A natural polymorphism of Mycobacterium tuberculosis in the esxH gene disrupts immunodomination by the TB10.4-specific CD8 T cell response

PLoS Pathog. 2020 Oct 19;16(10):e1009000. doi: 10.1371/journal.ppat.1009000. eCollection 2020 Oct.


CD8 T cells provide limited protection against Mycobacterium tuberculosis (Mtb) infection in the mouse model. As Mtb causes chronic infection in mice and humans, we hypothesize that Mtb impairs T cell responses as an immune evasion strategy. TB10.4 is an immunodominant antigen in people, nonhuman primates, and mice, which is encoded by the esxH gene. In C57BL/6 mice, 30-50% of pulmonary CD8 T cells recognize the TB10.44-11 epitope. However, TB10.4-specific CD8 T cells fail to recognize Mtb-infected macrophages. We speculate that Mtb elicits immunodominant CD8 T cell responses to antigens that are inefficiently presented by infected cells, thereby focusing CD8 T cells on nonprotective antigens. Here, we leverage naturally occurring polymorphisms in esxH, which frequently occur in lineage 1 strains, to test this "decoy hypothesis". Using the clinical isolate 667, which contains an EsxHA10T polymorphism, we observe a drastic change in the hierarchy of CD8 T cells. Using isogenic Erd.EsxHA10T and Erd.EsxHWT strains, we prove that this polymorphism alters the hierarchy of immunodominant CD8 T cell responses. Our data are best explained by immunodomination, a mechanism by which competition for APC leads to dominant responses suppressing subdominant responses. These results were surprising as the variant epitope can bind to H2-Kb and is recognized by TB10.4-specific CD8 T cells. The dramatic change in TB10.4-specific CD8 responses resulted from increased proteolytic degradation of A10T variant, which destroyed the TB10.44-11epitope. Importantly, this polymorphism affected T cell priming and recognition of infected cells. These data support a model in which nonprotective CD8 T cells become immunodominant and suppress subdominant responses. Thus, polymorphisms between clinical Mtb strains, and BCG or H37Rv sequence-based vaccines could lead to a mismatch between T cells that are primed by vaccines and the epitopes presented by infected cells. Reprograming host immune responses should be considered in the future design of vaccines.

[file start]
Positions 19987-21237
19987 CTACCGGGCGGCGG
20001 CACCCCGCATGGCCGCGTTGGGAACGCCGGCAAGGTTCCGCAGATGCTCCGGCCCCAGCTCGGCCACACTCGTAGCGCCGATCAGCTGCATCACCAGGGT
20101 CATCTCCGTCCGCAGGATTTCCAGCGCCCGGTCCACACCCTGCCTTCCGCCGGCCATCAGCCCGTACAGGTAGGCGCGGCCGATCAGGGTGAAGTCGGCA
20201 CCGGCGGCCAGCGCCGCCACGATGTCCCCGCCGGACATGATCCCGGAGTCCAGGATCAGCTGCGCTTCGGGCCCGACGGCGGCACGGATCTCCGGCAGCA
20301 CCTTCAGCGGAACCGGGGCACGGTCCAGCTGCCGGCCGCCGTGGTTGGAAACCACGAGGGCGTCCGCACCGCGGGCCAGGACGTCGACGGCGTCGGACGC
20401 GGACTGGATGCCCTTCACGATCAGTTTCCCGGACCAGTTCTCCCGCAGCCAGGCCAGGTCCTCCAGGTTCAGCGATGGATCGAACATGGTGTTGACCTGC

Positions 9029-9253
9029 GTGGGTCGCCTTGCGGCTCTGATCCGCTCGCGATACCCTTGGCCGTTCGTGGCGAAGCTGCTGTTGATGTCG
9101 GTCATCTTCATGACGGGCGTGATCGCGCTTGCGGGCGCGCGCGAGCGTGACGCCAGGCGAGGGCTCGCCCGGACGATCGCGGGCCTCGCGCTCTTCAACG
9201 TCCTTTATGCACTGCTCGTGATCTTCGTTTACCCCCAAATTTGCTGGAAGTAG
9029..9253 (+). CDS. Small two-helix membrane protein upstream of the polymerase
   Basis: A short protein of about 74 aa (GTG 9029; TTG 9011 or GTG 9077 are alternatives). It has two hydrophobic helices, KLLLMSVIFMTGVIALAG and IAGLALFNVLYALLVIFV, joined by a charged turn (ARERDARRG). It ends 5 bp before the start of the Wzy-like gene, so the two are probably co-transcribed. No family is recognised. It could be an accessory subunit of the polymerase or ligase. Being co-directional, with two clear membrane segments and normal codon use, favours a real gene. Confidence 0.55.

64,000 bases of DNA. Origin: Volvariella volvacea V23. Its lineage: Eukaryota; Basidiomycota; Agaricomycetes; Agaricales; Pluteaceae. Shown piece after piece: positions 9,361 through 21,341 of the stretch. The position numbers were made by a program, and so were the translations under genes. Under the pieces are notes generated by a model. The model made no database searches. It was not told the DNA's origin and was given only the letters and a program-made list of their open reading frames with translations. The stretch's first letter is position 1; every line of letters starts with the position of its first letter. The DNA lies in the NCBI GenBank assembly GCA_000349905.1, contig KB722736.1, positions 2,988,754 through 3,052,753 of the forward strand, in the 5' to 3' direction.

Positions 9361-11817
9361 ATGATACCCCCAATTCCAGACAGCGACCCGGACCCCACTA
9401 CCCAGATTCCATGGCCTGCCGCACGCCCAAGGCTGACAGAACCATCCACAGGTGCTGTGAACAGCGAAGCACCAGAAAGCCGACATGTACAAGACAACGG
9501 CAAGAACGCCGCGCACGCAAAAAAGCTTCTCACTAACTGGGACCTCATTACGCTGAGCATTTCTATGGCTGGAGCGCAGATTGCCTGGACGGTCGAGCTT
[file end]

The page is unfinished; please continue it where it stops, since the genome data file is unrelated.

Publication types

  • Research Support, N.I.H., Extramural

MeSH terms

  • Animals
  • Antigens, Bacterial / genetics
  • Antigens, Bacterial / immunology*
  • CD4-Positive T-Lymphocytes / immunology
  • CD8-Positive T-Lymphocytes / immunology
  • Epitopes, T-Lymphocyte / immunology
  • Humans
  • Mice
  • Mice, Inbred C57BL
  • Mycobacterium tuberculosis / genetics*
  • Mycobacterium tuberculosis / immunology*
  • Tuberculosis / immunology


  • Antigens, Bacterial
  • Epitopes, T-Lymphocyte
  • TB10.4 antigen, Mycobacterium tuberculosis